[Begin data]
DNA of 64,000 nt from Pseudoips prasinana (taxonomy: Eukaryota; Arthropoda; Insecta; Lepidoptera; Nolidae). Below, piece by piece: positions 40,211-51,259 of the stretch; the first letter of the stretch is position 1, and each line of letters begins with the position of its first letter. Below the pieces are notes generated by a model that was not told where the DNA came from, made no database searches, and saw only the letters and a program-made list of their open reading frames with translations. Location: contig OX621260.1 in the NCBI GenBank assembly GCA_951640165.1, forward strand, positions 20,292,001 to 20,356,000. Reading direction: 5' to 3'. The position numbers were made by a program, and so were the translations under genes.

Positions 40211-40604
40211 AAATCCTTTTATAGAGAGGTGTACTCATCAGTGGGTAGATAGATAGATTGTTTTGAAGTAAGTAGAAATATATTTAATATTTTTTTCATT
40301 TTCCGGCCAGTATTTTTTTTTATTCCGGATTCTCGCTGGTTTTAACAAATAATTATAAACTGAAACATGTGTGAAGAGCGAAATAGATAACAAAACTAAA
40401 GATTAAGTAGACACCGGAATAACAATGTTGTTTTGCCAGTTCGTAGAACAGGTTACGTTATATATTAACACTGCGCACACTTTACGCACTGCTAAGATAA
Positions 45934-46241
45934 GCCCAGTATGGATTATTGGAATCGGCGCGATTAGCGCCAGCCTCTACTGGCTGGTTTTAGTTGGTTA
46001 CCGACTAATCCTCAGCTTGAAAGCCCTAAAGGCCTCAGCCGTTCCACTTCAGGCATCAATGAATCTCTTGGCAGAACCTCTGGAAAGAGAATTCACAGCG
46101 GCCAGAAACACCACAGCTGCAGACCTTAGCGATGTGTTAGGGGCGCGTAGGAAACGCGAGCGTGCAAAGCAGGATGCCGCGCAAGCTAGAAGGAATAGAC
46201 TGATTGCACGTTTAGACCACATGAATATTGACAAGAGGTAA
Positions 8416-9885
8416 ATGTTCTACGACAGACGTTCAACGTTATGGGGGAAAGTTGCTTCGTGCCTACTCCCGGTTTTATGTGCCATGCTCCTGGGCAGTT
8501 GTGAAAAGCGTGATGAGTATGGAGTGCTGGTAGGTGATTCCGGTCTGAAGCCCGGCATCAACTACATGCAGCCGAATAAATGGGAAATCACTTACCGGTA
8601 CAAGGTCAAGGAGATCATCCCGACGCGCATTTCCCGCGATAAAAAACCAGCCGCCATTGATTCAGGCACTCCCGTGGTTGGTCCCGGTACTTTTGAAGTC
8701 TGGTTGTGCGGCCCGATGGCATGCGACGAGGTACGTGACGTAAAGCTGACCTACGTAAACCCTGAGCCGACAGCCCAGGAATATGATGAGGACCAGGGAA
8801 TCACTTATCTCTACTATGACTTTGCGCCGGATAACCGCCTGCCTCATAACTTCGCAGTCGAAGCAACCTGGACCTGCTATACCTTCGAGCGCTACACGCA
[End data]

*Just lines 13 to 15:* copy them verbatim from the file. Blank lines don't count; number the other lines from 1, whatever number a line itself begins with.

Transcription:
8501 GTGAAAAGCGTGATGAGTATGGAGTGCTGGTAGGTGATTCCGGTCTGAAGCCCGGCATCAACTACATGCAGCCGAATAAATGGGAAATCACTTACCGGTA
8601 CAAGGTCAAGGAGATCATCCCGACGCGCATTTCCCGCGATAAAAAACCAGCCGCCATTGATTCAGGCACTCCCGTGGTTGGTCCCGGTACTTTTGAAGTC
8701 TGGTTGTGCGGCCCGATGGCATGCGACGAGGTACGTGACGTAAAGCTGACCTACGTAAACCCTGAGCCGACAGCCCAGGAATATGATGAGGACCAGGGAA